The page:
The Earth is spherical, but not perfectly so. In 1735, 12 men set sail for equatorial South America, aiming to discover the Earth’s true shape by measuring the length on the ground of one degree of latitude. Was it elongated or flattened at the poles – prolate or oblate? It was the question of the time and mattered for making accurate maps and charts, for safer and more profitable ocean navigation, and for improved trading and political relationships.
The length of one degree of latitude was roughly 60 miles, but this survey extended to three degrees to improve accuracy. Of course, ‘arriving at this figure was simpler on paper than it was in execution,’ author Nicholas Crane (writer, broadcaster, explorer and former president of the RGS-IBG) tells us. It took ten years of exploration across hugely varied terrain to find that figure. The team comprised academicians, specialist surveyors, astronomers, cartographers, an artist, a botanist, a doctor, a technician and assistants. Some team members concentrated on ‘the cosmos of numbers’, while others ‘spun sentences from the world they could see’. After all, the ‘diffusion of knowledge needed narrators as well as numerators.’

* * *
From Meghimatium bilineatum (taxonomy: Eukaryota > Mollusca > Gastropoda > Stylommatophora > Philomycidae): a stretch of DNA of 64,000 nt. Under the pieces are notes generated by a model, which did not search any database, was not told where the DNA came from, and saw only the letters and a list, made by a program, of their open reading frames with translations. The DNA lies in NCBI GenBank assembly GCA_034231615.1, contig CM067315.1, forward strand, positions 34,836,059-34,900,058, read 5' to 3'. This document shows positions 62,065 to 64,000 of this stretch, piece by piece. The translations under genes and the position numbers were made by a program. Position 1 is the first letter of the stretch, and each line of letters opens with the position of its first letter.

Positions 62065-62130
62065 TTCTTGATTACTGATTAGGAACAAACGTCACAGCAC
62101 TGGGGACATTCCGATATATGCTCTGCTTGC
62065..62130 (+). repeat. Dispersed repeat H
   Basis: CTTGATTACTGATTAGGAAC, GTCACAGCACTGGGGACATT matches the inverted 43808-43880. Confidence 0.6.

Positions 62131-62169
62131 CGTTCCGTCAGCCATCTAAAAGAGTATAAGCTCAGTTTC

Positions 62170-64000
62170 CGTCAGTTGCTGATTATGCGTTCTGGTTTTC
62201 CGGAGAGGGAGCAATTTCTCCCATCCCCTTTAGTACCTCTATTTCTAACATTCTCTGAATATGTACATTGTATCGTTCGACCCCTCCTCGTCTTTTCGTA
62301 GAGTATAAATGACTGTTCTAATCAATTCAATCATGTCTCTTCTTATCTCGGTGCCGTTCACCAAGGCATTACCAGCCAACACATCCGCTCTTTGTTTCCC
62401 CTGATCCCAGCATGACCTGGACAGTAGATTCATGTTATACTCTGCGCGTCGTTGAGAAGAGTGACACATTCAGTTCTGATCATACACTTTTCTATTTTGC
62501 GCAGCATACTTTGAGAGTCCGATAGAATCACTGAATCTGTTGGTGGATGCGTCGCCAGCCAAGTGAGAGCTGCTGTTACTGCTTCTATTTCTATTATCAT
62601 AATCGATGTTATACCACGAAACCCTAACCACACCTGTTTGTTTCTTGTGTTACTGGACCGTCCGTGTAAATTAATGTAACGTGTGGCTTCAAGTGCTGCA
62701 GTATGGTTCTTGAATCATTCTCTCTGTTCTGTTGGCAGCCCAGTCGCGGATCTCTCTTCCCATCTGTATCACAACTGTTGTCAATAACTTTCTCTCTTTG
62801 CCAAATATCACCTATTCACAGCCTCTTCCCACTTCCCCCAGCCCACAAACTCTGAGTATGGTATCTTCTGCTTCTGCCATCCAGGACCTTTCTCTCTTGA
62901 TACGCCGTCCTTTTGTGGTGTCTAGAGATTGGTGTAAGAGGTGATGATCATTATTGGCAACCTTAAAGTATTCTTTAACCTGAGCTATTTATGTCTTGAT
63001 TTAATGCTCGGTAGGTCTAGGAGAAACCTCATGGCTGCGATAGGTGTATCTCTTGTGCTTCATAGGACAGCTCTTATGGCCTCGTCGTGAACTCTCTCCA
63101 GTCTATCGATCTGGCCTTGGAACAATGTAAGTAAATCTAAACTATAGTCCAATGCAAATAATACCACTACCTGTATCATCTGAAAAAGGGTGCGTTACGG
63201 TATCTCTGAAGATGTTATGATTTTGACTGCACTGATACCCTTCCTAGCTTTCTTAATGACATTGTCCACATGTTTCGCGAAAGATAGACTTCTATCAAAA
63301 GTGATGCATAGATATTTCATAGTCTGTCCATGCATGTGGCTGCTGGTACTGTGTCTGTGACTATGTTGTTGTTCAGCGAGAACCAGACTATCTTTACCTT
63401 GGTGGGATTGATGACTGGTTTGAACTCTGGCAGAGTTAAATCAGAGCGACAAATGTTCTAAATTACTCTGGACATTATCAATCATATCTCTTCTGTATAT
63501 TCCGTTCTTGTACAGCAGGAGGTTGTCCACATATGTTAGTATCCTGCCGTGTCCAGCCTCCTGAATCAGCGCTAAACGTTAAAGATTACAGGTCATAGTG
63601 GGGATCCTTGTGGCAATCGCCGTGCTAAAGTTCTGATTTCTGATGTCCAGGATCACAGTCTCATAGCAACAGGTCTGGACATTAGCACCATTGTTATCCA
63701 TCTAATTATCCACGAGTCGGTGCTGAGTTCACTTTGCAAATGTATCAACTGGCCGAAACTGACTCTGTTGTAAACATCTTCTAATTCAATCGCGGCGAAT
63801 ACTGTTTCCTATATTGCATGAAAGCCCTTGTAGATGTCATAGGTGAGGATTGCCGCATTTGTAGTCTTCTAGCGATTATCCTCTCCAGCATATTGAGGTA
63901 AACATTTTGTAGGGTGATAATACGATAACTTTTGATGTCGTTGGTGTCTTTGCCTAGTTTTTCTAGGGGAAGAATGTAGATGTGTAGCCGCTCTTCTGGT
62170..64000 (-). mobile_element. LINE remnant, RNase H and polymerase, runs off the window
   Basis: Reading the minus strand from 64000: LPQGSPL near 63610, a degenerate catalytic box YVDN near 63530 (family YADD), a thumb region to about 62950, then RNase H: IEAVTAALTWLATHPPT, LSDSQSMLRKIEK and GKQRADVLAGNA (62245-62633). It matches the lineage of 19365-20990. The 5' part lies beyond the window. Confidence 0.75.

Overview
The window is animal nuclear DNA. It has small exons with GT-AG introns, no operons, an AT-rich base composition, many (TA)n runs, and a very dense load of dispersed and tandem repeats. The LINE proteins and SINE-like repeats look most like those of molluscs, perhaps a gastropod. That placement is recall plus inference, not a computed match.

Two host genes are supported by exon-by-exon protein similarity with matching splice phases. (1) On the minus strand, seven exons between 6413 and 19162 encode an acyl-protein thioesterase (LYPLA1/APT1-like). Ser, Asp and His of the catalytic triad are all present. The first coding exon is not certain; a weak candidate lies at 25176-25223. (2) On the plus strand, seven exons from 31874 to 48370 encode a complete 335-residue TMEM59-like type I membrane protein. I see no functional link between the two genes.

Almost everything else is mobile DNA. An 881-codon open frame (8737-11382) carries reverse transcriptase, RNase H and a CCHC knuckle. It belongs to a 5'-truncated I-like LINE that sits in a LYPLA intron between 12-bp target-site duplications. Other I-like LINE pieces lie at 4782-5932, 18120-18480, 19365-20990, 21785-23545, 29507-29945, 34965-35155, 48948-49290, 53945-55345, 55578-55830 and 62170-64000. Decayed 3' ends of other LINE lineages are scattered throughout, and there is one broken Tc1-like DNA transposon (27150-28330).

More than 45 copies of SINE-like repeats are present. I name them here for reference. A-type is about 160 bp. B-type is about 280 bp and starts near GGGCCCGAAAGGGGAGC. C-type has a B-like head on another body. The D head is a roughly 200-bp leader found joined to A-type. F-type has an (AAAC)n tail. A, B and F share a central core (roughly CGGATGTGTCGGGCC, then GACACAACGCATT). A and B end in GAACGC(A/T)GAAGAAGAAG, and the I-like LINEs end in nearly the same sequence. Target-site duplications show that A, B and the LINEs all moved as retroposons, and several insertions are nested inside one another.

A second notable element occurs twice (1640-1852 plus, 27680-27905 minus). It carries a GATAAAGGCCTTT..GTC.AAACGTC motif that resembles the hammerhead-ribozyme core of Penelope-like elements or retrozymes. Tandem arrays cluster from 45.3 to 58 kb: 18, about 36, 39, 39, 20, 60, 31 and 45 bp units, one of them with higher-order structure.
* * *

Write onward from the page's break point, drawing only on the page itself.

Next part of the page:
Despite various divisions, egos, adversity and funding crises that threatened the mission at points, the Geodesic Mission to the equator showed how a diverse group of people from different backgrounds and countries could innovate, collaborate and work incrementally towards a result that would improve geography and contribute to scientific advancement. The mission also inspired a new audience, ‘eager to understand the transcendent power of the physical world’. For that, the artists were as essential as the scientists – although as team member Ulloa noted: ‘The most fertile imagination of a painter can never equal the magnificence of the rural landscapes here drawn by the pencil of Nature.’
Latitude is a thrilling story of courage, survival and science. It’s an extraordinary, visceral and vivid read.
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